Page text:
My Kindle changed my life. When I was given a Kindle several years ago for Christmas, it made reading in different places and at different times very easy. As I could carry several books in a small package, I carried it everywhere-the doctors, sporting events, and the Secretary of State. My case had a light attached that allowed me to read in the dark. I transitioned to the Kindle app after buying an iPad in 2012, and I gave the Kindle to my wife.
In a previous post, 21 Things – ePub Readers, I discussed some of the benefits of eBooks. One of the many advantages is you can find many free books. For this blog post, I am using The Call of the Wild by Jack London, which I obtained through Project Gutenberg. Project Gutenberg is a non-profit designed to electronically share books which are no longer copyrighted in the United States. They have over 49,000 books available in many formats.
Of particular interest to me, because I usually read for learning, is the ability to highlight passages and take notes in eBooks. Highlighting eBooks requires holding a stylus or finger on a word then moving it to another word. You can choose to highlight in different colors, which can be valuable if you highlighting for different purposes.
Besides highlighting, I appreciate the ability to open a dictionary definition by simply highlighting one word and choosing the define option. It allows me to stay in the book, and it only slows my reading. In addition, the Kindle app provides other links to information on the Web about the word. The additional links can be helpful if the definition is unclear or circular in nature.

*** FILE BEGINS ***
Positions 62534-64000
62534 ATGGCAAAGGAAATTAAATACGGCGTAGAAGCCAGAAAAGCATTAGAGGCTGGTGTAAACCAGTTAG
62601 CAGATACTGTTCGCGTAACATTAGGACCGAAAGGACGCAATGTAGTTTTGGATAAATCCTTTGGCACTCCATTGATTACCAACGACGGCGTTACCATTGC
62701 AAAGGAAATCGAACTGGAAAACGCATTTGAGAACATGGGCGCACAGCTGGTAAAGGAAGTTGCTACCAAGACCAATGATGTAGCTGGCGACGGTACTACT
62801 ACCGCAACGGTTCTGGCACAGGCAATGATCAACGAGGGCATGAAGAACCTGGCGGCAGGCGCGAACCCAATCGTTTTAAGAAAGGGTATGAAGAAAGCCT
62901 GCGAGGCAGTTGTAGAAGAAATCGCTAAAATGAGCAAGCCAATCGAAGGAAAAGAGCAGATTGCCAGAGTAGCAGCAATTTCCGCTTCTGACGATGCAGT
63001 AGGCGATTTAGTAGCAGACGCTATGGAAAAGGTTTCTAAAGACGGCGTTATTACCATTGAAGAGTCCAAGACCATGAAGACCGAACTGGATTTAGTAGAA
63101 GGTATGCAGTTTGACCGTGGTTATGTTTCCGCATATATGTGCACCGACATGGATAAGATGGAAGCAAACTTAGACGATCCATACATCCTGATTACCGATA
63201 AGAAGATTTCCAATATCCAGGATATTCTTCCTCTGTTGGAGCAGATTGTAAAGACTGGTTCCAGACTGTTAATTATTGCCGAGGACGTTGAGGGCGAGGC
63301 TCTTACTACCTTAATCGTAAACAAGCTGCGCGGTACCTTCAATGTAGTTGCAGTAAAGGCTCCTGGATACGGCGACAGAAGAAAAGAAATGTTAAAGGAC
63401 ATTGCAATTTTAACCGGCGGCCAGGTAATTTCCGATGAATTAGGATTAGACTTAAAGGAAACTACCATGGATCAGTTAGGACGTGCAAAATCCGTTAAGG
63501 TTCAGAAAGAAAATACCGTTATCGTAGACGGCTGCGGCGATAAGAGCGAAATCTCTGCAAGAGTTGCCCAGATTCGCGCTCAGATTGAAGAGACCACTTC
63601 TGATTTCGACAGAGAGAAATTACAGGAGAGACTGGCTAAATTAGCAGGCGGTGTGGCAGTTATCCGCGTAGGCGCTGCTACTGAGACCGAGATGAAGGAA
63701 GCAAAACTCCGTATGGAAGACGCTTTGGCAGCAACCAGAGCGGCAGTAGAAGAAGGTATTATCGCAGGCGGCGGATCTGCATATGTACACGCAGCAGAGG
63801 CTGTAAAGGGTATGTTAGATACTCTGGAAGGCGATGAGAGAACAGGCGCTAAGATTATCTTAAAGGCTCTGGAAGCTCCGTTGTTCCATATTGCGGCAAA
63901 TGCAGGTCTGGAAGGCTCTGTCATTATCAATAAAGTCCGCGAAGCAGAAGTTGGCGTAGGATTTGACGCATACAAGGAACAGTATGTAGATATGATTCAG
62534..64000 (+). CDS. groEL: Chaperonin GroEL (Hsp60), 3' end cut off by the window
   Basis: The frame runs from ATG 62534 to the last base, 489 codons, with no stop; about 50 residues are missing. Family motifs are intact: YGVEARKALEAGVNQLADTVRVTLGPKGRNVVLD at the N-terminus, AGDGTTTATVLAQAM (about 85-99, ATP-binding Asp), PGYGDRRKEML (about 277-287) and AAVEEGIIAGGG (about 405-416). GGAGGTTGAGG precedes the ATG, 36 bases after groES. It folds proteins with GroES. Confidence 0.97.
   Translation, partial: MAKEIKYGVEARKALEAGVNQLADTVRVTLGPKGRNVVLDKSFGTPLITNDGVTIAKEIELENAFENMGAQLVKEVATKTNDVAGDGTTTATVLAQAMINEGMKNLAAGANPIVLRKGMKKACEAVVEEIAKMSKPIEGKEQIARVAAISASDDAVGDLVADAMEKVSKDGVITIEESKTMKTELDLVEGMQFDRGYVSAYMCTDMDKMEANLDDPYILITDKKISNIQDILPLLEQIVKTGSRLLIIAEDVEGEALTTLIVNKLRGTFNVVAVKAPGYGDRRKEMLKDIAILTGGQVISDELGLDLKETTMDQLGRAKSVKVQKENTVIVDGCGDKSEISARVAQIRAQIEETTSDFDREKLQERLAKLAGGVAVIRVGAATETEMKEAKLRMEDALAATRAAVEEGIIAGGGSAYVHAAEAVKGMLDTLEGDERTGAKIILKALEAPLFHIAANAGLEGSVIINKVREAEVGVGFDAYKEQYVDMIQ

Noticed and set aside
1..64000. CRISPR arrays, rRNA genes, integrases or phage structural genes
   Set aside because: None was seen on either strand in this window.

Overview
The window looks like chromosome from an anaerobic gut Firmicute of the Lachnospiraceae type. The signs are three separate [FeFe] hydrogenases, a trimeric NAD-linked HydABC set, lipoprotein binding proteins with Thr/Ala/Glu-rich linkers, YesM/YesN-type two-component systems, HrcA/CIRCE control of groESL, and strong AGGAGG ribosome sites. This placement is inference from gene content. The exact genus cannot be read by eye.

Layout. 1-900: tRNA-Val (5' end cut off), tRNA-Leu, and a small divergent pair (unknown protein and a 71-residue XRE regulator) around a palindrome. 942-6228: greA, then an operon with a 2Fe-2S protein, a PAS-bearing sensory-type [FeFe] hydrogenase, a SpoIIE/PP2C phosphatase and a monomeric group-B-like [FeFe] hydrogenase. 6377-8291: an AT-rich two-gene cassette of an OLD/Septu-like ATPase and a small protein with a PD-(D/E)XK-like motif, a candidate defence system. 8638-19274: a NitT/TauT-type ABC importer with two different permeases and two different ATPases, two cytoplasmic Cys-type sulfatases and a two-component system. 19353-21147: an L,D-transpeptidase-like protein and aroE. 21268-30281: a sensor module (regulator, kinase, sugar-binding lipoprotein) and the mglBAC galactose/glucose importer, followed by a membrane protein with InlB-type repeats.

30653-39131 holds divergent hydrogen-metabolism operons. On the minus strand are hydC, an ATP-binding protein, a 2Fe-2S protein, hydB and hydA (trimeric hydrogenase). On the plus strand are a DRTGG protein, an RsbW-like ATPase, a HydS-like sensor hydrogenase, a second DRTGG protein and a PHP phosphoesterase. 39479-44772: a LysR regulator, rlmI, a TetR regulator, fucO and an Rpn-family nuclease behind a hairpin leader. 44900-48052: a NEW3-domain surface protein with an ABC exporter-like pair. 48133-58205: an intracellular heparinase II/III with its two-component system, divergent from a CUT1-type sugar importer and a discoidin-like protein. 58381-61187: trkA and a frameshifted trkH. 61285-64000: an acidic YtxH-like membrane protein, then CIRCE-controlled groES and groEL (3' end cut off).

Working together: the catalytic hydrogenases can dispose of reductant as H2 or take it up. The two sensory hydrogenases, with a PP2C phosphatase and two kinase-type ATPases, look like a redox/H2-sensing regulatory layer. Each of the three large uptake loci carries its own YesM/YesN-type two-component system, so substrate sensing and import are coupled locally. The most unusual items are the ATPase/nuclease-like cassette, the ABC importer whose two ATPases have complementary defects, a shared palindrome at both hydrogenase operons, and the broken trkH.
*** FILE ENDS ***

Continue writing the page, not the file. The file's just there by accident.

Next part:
As a former English teacher, I like to annnotate books about items to discuss with students or to seek more information. To annotate in the Kindle app, place a stylus or finger where you want to write your note, the when the highlight bar pops on the screen (see pictures) tap on the paper and pen icon. An annotation box pops up and you type your note (see below). The second arrow points to the icon that shows a note has been saved.
We do not allow students to write in our classroom books, so the ability to highlight and annotate an eBook allows the student to mark up the book without repurcussions. However, if the books are under one Apple ID or Kindle ID, they would all be marked when one person highlights or annotates a book.
An advantage of paper books would be they help to limit student screen time. Another advantage is it is cheaper to buy a classroom set of books than to buy a classroom set of devices and eBooks.
Paper books or eBooks is a decision to be made by a school or district based on a study of what will work best for their students.
Share your thoughts about the advantages and disadvantages of highlighting and annotating eBooks or Paper books in the comments or you can email me at firstname.lastname@example.org. I look forward to continuing the discussion about using eBooks.